June is wedding season, a time when couples often hear advice about starting their financial lives together.
Spending habits, savings goals, debt management and estate planning are all topics that financial planners urge couples to discuss before venturing down the aisle.
While young couples might have decades for trial and error, the stakes are higher for those in or near retirement who are planning to marry.
"It's going to take a little more planning than perhaps you did the first time around," said Rande Spiegelman, vice president of financial planning for the Schwab Center for Investment Research in San Francisco. "Fortunately, later in life people tend to be a little less starry-eyed anyway, and this conversation can come a little easier."
Although starting the conversation can be easier, older couples typically have far more assets - and complications - to deal with, experts said.
Those with adult children will have to balance taking care of each other with their desire to leave an inheritance. New Medicaid qualification rules for nursing home care make it more difficult to preserve wealth for heirs. And a new marriage makes the decision about when to take Social Security benefits even more complex.
All told, the hassles involved with getting married later in life in many cases aren't worth the trouble unless you have personal convictions about marriage that outweigh the financial, said Sheryl Garrett, a financial planner and author of Money Without Matrimony: The Unmarried Couple's Guide to Financial Security.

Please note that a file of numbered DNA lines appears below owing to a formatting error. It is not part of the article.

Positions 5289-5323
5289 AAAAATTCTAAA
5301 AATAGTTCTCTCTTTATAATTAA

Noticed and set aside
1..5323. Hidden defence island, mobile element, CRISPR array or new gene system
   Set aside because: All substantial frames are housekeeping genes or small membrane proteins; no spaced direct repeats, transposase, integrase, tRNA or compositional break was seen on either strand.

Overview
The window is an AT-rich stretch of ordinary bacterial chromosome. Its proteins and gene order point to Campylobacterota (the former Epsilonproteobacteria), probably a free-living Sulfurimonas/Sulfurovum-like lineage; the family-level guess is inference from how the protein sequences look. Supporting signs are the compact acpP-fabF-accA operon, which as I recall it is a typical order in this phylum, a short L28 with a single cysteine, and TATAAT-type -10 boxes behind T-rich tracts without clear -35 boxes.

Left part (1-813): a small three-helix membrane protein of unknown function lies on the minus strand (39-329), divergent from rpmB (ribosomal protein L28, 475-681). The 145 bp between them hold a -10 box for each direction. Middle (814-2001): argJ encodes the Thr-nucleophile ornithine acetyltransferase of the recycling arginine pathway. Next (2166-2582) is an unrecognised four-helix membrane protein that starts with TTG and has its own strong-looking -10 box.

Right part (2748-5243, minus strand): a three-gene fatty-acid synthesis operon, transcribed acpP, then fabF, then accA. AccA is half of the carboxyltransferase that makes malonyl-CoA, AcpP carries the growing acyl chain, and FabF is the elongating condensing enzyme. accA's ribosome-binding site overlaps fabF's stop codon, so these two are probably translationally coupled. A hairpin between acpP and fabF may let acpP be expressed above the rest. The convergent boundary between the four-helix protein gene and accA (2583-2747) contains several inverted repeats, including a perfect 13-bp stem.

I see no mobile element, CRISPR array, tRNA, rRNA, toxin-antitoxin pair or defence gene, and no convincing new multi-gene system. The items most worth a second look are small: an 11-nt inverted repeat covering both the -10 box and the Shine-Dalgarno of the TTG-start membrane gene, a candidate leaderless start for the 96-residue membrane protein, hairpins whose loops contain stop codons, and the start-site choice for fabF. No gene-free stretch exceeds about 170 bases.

"Younger people are typically better off financially getting married," she said. "But the older you get, the less it makes sense," she said.
Older couples planning to walk down the aisle should talk about these issues:
Should our money marry?
Decide immediately whether you'll combine finances or keep them separate.
Particularly in community property states, in which marital property is considered jointly owned, once you commingle funds it can be very difficult to separate them.
Spiegelman suggested sitting down before the wedding and having the "yours, mine and ours" talk. Form a combined net worth statement listing assets and debts, to whom they belong, and then list any you expect to hold jointly.
The Schwab planner recently wrote an online article with more tips on the financial side of marriage.
Garrett recommended that older couples keep most of their money separate, with a joint checking account for daily living expenses.
Consider Medicaid changes.
Last year's federal budget legislation made it more difficult for elderly people to transfer assets and then apply for Medicaid for nursing home care. Among other things, it extended the "look-back" period for asset transfers to five years from three (so that assets transferred within that period are penalized).
Setting up a trust or a real-estate transfer - where a healthy spouse can stay in the couple's home until death and the property then moves to heirs - can be worth investigating, said John Roberts, an elder law attorney in Longmeadow, Mass.
Navigating Social Security.
If you're divorced or a widow or widower, be sure to check how the second marriage will affect your Social Security benefits.
Generally, according to the Social Security Administration, you give up benefits based on your first spouse's work record if you remarry before age 60.
Estate issues are often the thorniest for later-life marriages, experts say, because they involve not only the spouses but often children from previous unions.
"Children may be worried about mom losing her money or being swindled by someone, while to mom it can look like they are only interested in protecting their inheritance," Garrett said.
One tip she shares for older couples is to start fresh with a new residence rather than selling one place and living in the other.
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